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Does my IMAC need antivirus/spyware program?

by xercisenut / September 5, 2009 3:15 AM PDT

Hi! I 'm a new mac user and always had PC's (MICROSOFT !!) before with a blizzard of anti-spy and virus requirements to check and update all the time - like Norton. Do I need to buy a separate program for my MAC to check spyware installation, stealth installation of keystroke "capturers" , viruses etc? What do you experts recommend? The folks in the apple store at the genius bar said they didn't use one.

My system is: imac 2.8 ghz intel machine w / 2gig memory, version 10.5.8 installed and all apple software updates done. I don't download other programs other than adobe and am not a gamer.

Thanks in advance smart folks out there!

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Most Mac users do not use AV software
by mrmacfixit Forum moderator / September 5, 2009 9:04 AM PDT

on the grounds that there are no virus's out there that operate against OS X.

If you want to feel warm and fuzzy, or are just missing the need to use AV software, then you could take a look at CLAMXAV, google it.
It's free and does not eat processor cycles like the ones from Symantec and Mcaffe.

It detects Windows virus's too, but they do not operate on your Mac. It's just so you will not send them on to your less fortunate friends


P

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agree
by macnerd10 / September 10, 2009 8:01 AM PDT

Another freebie is iAntiVirus (www.iantivirus.com) that some claim is superior to ClamXAv, at least in patching the database when new Trojans arrive.

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In a word...
by johnspear / September 20, 2009 12:57 AM PDT

No.

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No?
by gatorsf / November 6, 2009 11:53 AM PST
In reply to: In a word...

Johnspear - Why not? While I am still using Windows, I put my parents on a Mac and know that my next system will be one. In other
words, I am not a Windows disciple.

I came across your post because I am trying to figure out if my parents need AV software (and an SPII) firewall for their Mac. While I understand that hackers and jerks write viruses for Windows because of the sheer volume of havoc they can cause due to a higher installed population does that mean Macs are immune or ignored? If the latter, AV software seems to be prudent. What about Trojan Horses or simple hackers that want to break into a system for identity (or other) theft, does OS X have software to handle that?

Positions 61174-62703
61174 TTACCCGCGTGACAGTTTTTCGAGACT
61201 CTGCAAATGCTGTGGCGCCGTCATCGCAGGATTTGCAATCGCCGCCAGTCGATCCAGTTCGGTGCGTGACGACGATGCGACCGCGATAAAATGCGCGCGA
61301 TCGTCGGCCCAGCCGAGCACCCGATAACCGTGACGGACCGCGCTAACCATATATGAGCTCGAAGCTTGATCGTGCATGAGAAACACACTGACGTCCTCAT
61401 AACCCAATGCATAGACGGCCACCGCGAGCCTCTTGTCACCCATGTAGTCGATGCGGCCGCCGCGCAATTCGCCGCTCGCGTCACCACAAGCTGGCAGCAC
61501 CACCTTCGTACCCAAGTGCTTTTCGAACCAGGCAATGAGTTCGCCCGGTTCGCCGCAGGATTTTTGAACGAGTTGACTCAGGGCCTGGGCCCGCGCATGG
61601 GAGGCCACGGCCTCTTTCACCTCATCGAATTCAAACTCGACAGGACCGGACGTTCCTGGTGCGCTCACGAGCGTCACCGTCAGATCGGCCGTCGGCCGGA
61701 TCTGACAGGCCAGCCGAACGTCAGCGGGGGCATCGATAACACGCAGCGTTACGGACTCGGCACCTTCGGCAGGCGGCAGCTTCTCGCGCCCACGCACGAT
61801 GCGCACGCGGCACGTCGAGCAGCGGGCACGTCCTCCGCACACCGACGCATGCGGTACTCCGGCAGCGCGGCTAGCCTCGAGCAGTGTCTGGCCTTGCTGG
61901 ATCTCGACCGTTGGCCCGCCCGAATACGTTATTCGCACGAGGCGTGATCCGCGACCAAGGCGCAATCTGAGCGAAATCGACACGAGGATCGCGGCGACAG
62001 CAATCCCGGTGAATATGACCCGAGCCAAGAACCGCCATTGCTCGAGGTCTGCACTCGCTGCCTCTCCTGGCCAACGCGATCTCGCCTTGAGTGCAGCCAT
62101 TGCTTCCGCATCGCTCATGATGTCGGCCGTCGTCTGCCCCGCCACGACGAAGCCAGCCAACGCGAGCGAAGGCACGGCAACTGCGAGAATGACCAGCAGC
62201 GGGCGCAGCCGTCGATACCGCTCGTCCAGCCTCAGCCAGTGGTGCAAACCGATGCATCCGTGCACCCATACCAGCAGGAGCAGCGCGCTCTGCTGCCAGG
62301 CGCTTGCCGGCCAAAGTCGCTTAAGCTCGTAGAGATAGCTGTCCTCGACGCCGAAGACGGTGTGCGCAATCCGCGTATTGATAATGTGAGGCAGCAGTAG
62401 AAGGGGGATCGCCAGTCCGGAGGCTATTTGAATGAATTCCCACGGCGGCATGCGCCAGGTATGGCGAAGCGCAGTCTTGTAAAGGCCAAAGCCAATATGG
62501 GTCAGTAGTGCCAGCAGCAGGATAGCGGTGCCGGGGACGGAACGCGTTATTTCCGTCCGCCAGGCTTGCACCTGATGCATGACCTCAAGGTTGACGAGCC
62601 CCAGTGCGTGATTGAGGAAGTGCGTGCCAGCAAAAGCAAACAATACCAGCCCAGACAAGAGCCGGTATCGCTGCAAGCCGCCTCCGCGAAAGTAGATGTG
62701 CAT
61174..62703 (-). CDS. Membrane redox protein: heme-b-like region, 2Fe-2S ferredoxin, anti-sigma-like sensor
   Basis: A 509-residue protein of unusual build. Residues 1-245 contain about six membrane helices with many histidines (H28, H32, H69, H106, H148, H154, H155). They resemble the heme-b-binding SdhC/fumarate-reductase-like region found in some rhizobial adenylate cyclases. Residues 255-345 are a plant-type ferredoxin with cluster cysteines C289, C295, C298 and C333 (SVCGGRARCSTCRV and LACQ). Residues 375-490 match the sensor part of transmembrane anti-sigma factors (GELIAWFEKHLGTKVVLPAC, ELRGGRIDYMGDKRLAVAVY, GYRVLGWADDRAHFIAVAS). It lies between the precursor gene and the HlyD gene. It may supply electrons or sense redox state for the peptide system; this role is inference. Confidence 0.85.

Mind you I am not being cynical, just trying to think through the outscome.

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good question
by macnerd10 / November 6, 2009 4:40 PM PST
In reply to: No?

Most Mac users including professionals are extremely cavalier when it comes to viruses. Three main reasons: there are no viruses in the wild for the Mac, the exe files for all viruses cannot be opened on a Mac, and to be really infected on a Mac, you must type your admin password to launch a software installer because nothing would launch automatically, unlike on Windows. However, there are some Trojans like DNSchanger that present some threat. Due to a very remote chance of being infected, many people have no AV. I am in the prudent camp and have AV. However, there is no reason to buy anything since there are at least two good free AV programs for the Mac: ClamXAV and iAntiVirus. They work in the background, update automatically and do not eat up memory or speed. Take your pick. But this is more for peace of mind rather than a necessity. Just make sure you do not install everything you download from the web, especially "free" versions of programs that you know cost money.

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firewall
by gatorsf / November 6, 2009 7:52 PM PST
In reply to: good question

macnerd

Thanks for your thoughts on this. What about a router with an SPI firewall vs. the two routers Apple makes - airport extreme and time capsule?

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firewall buil-in
by macnerd10 / November 7, 2009 3:35 AM PST
In reply to: firewall

usually the ISP modem has a firewall already. Any router will have it. I like Belkin; it is fairly reliable with Macs. I guess, you should not worry about it. If a pro would like to hack into your machine (very highly unlikely), your password could be easily cracked and you would not be able to interfere. The standard things will ensure that you have a peace of mind. The most you risk is that somebody could use your broadband. But that would happen only if your network has no password. Finally, in the sharing in system prefs (security pane in Snow Leopard) you can turn firewall on.

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time capsule
by gatorsf / November 7, 2009 5:48 AM PST
In reply to: firewall buil-in

sounds as if you would not use an apple router, Am I right?

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cost
by macnerd10 / November 7, 2009 10:23 AM PST
In reply to: time capsule

They are among the most expensive. Other than that, no real cons. My tactics is to Google for reviews and choose the best or one of the best. Usually works.

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